Lord Nelson is a figure in British history that supersedes the normal boundaries of historical memory. His scarred body, lager-than-life persona, and bloody death at the height of victory have served to make him into something of a mythic figure. Just like King Arthur, he has become the invisible rescuer of bygone days who will come again in the spirit to save Britain in her darkest hour. During the two world wars, this sense of presence was fully realized. Nelson drove back the enemy by sea; the world wars saw the enemy come by air. Connection? Yes. Both the sea and the air have an aura of otherworldliness about them, and yet they both cast the stark realities of invasion on the island nation.
Nelson was neither saint nor supernatural being. But he was extraordinary, in every sense of the word. His paradoxical character only heightens this fact. He loved with passion and hated with ferocity. He was the epitome of egotism, and yet he was not haughty or unreachable. He was very religious, and yet his actions were often in contrast with his deeply held beliefs. He ran off with another man’s wife and left his own. He could be callous and mean-spirited. His vainglorious pride sometimes jeopardized the success of his mission and the lives of others. But he also had a personal touch, a genuine belief in and love for his cause and the men who fought under him.
Nelson’s courage was of a raw nature, nurtured by and independent spirit and a glory-seeking instinct. He saw himself as God’s officer, fighting for the cause he had been entrusted with by the Almighty. As a young man, bedridden with a fever, Nelson claimed to have experienced a vision of a glowing orb which enthused him with a sense of purpose and a love for king and country. Later, during his time in Italy as a seasoned naval professional, a Catholic priest approached him, prophesying that he would be instrumental in saving Rome, not just as a city, but as the capital of the Catholic World. This is highly ironic since Nelson was a hard-core Anglican, the son of a vicar. But that didn’t stop him from writing a letter to the pope, informing him that the British naval victories did indeed affect the liberation of Rome, proving the accuracy of the priest’s declaration.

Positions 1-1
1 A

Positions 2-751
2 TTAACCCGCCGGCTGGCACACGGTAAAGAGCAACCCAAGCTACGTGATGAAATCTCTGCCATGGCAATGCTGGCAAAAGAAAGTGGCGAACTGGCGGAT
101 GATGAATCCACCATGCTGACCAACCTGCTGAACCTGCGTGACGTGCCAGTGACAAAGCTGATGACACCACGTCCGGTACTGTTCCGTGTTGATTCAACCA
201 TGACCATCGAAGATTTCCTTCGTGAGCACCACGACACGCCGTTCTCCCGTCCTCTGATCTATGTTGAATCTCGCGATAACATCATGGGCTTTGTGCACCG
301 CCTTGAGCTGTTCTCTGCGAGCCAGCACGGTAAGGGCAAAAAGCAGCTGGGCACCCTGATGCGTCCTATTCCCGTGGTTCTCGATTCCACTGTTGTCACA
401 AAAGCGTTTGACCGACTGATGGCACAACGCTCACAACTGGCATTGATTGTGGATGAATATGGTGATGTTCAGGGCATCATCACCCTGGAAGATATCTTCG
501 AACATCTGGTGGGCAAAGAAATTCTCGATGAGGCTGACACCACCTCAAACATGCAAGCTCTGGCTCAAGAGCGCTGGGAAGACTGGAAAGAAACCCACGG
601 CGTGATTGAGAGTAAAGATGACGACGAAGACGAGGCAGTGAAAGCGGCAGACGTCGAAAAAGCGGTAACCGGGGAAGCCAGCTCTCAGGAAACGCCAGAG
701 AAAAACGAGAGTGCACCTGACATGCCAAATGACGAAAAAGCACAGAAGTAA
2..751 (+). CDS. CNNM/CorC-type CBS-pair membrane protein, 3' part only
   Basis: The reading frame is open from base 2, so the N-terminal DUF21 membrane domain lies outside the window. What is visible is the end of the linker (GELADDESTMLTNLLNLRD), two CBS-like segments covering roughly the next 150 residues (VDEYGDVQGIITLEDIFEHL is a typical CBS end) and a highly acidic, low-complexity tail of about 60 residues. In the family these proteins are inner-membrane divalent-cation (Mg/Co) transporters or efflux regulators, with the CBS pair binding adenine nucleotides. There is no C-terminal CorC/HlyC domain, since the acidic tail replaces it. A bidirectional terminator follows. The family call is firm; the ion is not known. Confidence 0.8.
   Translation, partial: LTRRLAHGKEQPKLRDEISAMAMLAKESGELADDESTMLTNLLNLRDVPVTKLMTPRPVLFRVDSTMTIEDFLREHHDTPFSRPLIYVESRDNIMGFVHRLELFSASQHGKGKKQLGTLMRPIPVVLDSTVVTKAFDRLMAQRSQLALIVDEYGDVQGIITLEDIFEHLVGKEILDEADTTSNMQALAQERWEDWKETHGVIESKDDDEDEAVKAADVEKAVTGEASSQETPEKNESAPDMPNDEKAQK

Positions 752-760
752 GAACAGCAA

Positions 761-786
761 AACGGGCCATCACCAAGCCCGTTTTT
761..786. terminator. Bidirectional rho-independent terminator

This type of spiritual magnetism electrified the mood of Nelson’s career. But of course, he wasn’t all focused on the abstract world. His genius was quite concrete. He was an innovator and an instructor, never afraid to break tradition and color outside the lines. He wanted his subordinates to learn from him, and yet he also wanted them to experiment for themselves. His aggressive, sometimes impulsive, tactics reveal an appealing rebel streak beneath the conservative veneer, so much like the spirit of Britain in the fullness of her heritage. Also, as the incarnation of the British spirit, he was flawed yet always fighting, never willing to say die or give in to personal apprehensions. Survival with honor was what he gained for his country.
Lord Nelson sacrificed his life so that Britain might grow strong and Western Europe might regain its freedom by breaking the back of Napoleon’s Navy in successive victories, culminating in Trafalgar. For better or for worse, his legacy should be appreciated and remembered, especially in his native land. The lack of interest in him nowadays reveals a dismal reality that modern assessments of the past are clogged with political correctness and shame for being so jingoistic. The history of a country is the ingredients of identity, and rejecting any part of it is to invite cultural degeneration. The bad should be lamented and the good should be celebrated, but all should be taken into consideration, equipping future generations to imitate the good and avoid the bad. That’s what patriotism, and humanity, is all about. God preserve it.

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